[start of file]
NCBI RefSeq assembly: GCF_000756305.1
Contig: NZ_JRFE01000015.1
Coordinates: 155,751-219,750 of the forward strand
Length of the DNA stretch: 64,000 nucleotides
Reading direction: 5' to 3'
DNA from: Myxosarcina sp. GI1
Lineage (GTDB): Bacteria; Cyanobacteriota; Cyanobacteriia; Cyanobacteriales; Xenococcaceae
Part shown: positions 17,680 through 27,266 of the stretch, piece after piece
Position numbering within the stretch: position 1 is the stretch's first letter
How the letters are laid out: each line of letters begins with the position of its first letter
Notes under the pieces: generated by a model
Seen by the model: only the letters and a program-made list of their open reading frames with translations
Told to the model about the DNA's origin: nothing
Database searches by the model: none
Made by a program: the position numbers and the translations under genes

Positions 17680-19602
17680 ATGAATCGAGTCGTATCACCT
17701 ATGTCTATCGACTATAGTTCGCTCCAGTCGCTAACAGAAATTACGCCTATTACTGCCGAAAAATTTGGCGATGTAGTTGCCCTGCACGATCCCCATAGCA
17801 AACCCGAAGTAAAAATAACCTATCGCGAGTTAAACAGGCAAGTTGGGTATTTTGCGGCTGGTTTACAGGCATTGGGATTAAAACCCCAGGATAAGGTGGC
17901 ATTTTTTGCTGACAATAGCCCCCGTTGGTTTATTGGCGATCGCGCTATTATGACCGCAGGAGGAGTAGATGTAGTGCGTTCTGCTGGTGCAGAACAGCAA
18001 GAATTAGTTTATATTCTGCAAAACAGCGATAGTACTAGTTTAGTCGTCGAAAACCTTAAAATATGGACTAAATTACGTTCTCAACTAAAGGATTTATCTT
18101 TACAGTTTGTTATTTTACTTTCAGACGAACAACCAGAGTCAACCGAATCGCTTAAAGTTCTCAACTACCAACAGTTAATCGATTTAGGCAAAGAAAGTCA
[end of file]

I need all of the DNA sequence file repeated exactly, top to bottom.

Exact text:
NCBI RefSeq assembly: GCF_000756305.1
Contig: NZ_JRFE01000015.1
Coordinates: 155,751-219,750 of the forward strand
Length of the DNA stretch: 64,000 nucleotides
Reading direction: 5' to 3'
DNA from: Myxosarcina sp. GI1
Lineage (GTDB): Bacteria; Cyanobacteriota; Cyanobacteriia; Cyanobacteriales; Xenococcaceae
Part shown: positions 17,680 through 27,266 of the stretch, piece after piece
Position numbering within the stretch: position 1 is the stretch's first letter
How the letters are laid out: each line of letters begins with the position of its first letter
Notes under the pieces: generated by a model
Seen by the model: only the letters and a program-made list of their open reading frames with translations
Told to the model about the DNA's origin: nothing
Database searches by the model: none
Made by a program: the position numbers and the translations under genes

Positions 17680-19602
17680 ATGAATCGAGTCGTATCACCT
17701 ATGTCTATCGACTATAGTTCGCTCCAGTCGCTAACAGAAATTACGCCTATTACTGCCGAAAAATTTGGCGATGTAGTTGCCCTGCACGATCCCCATAGCA
17801 AACCCGAAGTAAAAATAACCTATCGCGAGTTAAACAGGCAAGTTGGGTATTTTGCGGCTGGTTTACAGGCATTGGGATTAAAACCCCAGGATAAGGTGGC
17901 ATTTTTTGCTGACAATAGCCCCCGTTGGTTTATTGGCGATCGCGCTATTATGACCGCAGGAGGAGTAGATGTAGTGCGTTCTGCTGGTGCAGAACAGCAA
18001 GAATTAGTTTATATTCTGCAAAACAGCGATAGTACTAGTTTAGTCGTCGAAAACCTTAAAATATGGACTAAATTACGTTCTCAACTAAAGGATTTATCTT
18101 TACAGTTTGTTATTTTACTTTCAGACGAACAACCAGAGTCAACCGAATCGCTTAAAGTTCTCAACTACCAACAGTTAATCGATTTAGGCAAAGAAAGTCA